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Carter Lee is a bassist/educator/producer. He is originally from Edmonton, Canada and now resides in Brooklyn, NY. In addition to leading the hip-hop group, Tiger Speak, Lee is the music director for the bands of both Shea Rose and Moruf. He is also a sideman for countless other artists. Carter brings his wealth of experience in many different musical situations to the Soundfly team and is eager to help any musician who is hoping to better their band. Check out his course Building a Better Band on Soundfly today!
Pope Joy Hall houses many international acts. It’s the one place where you can see Irish dance, A Tribute to the Beatles, The Book of Mormon, or solo Jack White all under the same roof. Put it simply: The acts that perform here are usually world renowned and worth the ticket price.
The form here is seemingly as sparse as the accompaniment, and it’s just about the most “organic” thing I’ve seen so far in this study. After eight bars of verse, he introduces what will be the refrain lines (you really can’t call it a chorus because it’s only two lines over four bars). But then there’s a big stretch of verse at a non-standard, “just-feeling-it-that way” 36 bars, and then, just cutting this dough with his fingernails (as in, no pre-made cookie-cutter shapes), Drake gives us six bars of the “my head is spinning” sample, followed by, for some reason, only one of the refrain lines? Then there’s eight more bars of the sample and, following that, a mammoth verse section weighing in at 56 bars. To close it out, we get that refrain/sample combo again, but this time it’s punctuated with the first refrain line, and then the next line. Pretty innovative organization.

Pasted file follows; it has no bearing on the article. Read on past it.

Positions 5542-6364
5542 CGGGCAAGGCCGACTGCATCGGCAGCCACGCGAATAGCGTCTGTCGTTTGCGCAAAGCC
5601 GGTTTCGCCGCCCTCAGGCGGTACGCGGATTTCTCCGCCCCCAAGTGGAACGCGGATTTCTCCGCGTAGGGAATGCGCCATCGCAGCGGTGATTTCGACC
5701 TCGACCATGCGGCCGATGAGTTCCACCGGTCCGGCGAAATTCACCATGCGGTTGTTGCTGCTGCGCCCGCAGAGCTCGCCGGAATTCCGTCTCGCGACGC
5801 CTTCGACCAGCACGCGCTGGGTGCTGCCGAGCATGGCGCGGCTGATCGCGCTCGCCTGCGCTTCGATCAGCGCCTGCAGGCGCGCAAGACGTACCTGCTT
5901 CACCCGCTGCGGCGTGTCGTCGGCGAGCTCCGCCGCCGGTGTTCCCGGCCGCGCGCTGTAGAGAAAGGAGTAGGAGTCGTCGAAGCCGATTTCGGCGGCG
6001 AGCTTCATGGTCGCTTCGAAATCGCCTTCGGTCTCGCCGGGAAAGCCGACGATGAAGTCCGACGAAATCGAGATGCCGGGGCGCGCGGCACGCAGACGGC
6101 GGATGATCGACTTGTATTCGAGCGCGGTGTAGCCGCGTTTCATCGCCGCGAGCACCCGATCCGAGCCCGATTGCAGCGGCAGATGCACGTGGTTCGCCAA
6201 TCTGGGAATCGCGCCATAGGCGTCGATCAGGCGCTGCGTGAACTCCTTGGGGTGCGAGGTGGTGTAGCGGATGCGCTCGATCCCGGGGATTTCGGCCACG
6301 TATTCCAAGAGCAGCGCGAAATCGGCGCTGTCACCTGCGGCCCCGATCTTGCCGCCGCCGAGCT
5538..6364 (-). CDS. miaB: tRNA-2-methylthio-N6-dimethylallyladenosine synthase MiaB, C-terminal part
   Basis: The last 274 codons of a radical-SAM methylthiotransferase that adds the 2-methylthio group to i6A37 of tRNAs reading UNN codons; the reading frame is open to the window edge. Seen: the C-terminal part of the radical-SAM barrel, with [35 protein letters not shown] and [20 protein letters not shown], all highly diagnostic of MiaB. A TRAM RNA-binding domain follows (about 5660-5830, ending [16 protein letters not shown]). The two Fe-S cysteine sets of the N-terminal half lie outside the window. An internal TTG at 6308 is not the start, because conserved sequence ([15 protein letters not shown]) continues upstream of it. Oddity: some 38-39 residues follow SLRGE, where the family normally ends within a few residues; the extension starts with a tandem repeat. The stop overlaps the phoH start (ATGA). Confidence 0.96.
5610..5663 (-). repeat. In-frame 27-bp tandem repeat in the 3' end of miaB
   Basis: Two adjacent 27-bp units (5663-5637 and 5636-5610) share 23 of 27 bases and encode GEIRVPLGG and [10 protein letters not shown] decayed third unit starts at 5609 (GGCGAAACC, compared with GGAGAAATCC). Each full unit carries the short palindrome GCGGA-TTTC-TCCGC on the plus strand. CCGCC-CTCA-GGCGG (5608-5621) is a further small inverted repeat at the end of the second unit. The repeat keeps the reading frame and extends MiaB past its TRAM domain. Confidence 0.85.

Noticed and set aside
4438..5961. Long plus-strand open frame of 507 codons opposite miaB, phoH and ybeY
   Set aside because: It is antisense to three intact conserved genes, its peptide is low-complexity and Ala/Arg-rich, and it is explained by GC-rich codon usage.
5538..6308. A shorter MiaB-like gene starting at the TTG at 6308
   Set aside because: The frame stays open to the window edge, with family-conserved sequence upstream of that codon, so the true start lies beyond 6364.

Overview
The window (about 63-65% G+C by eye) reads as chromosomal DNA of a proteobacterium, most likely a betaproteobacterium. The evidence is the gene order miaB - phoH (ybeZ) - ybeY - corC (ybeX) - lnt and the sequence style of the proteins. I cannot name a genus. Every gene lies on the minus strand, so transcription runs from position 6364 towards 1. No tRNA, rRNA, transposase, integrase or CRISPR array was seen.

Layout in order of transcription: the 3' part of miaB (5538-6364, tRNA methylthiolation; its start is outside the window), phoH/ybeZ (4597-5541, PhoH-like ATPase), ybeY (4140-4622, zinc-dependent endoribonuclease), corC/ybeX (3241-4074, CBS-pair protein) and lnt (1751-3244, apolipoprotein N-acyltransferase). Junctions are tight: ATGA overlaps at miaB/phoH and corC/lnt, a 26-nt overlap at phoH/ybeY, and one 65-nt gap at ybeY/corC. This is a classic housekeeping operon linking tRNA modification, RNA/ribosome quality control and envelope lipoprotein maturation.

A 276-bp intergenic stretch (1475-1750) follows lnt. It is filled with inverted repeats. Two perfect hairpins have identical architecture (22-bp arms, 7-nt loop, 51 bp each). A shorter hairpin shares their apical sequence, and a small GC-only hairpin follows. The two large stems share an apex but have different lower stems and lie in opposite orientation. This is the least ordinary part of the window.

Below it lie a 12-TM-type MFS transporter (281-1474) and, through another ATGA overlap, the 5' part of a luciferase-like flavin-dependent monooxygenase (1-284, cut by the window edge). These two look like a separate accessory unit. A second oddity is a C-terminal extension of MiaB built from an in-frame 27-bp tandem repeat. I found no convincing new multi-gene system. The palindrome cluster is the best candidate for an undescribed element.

Most importantly: Have fun with it. The chances are you won’t have any huge sponsors in the early stages of a podcast, so use those opening episodes to fine-tune your process and overall sound. Having professional, clean sounding audio will make the difference between listeners taking you seriously and not.
The resources in timbre are also quite limited, as the piece is composed for a single instrument. The piano is a great instrument with regards to dynamic range, but not quite as versatile in terms of timbre. The problem that springs from these limitations, especially the first, is how to fulfil the needs of a musical composition to provide enough variety so that the music would engage the listener, have forward momentum, and contain a sense of tension and resolution, which is fundamental for musical syntax.
For Lalita, a trained cellist, she is without work indefinitely and running out of money quickly as she shares all resources with family and friends in need. Sunday night, only hours after cooking at El Local, she suffered a panic attack, she says, which led her to make an agonizingly difficult decision.
Focus: Understand how to use Logic Pro thoroughly and to improve recording and mixing, as well as composition and songwriting skills using both audio and software instruments and samples.
Tyrell N6 is an emulation of the famous Roland Juno 60 polyphonic synthesizer. It features two oscillators, a noise oscillator, a ring modulation, and over 500 presets to choose from. The Tyrell N6 synth comes with chorus, overdrive, and filter feedback on board. This synth also has an oscillator drift feature that emulates the original Roland Juno 60 for a very authentic sound.
Give yourself a very clear sense of what you’re hoping to accomplish and discuss it with your engineer(s) ahead of time. For me, that looks like setting some clear “Must-Haves” (e.g. all the bass tracks for the entire album) and then a few “Nice-to-Haves” (e.g. a random track of all of us hollering like banshees). Accomplish the “Must-Haves” first and then allow yourself to go crazy on the “Nice-to-Haves” with whatever time you have left.
In this new series of spotlights, we’re introducing our full roster of Soundfly Mentors so you can choose who you want to work with on your next project!
I mean, I would’ve loved to have been there, and I would’ve relished that sacred moment of being in bodily proximity to Jigga. But what did Jay Z really do here that is so unlike the typical process of recording and producing an album, and then throwing a killer party to release it?
I’ve always been a vinyl lover. The entire time I spent digging through crates or discovering new music through online channels, I kept thinking the same things: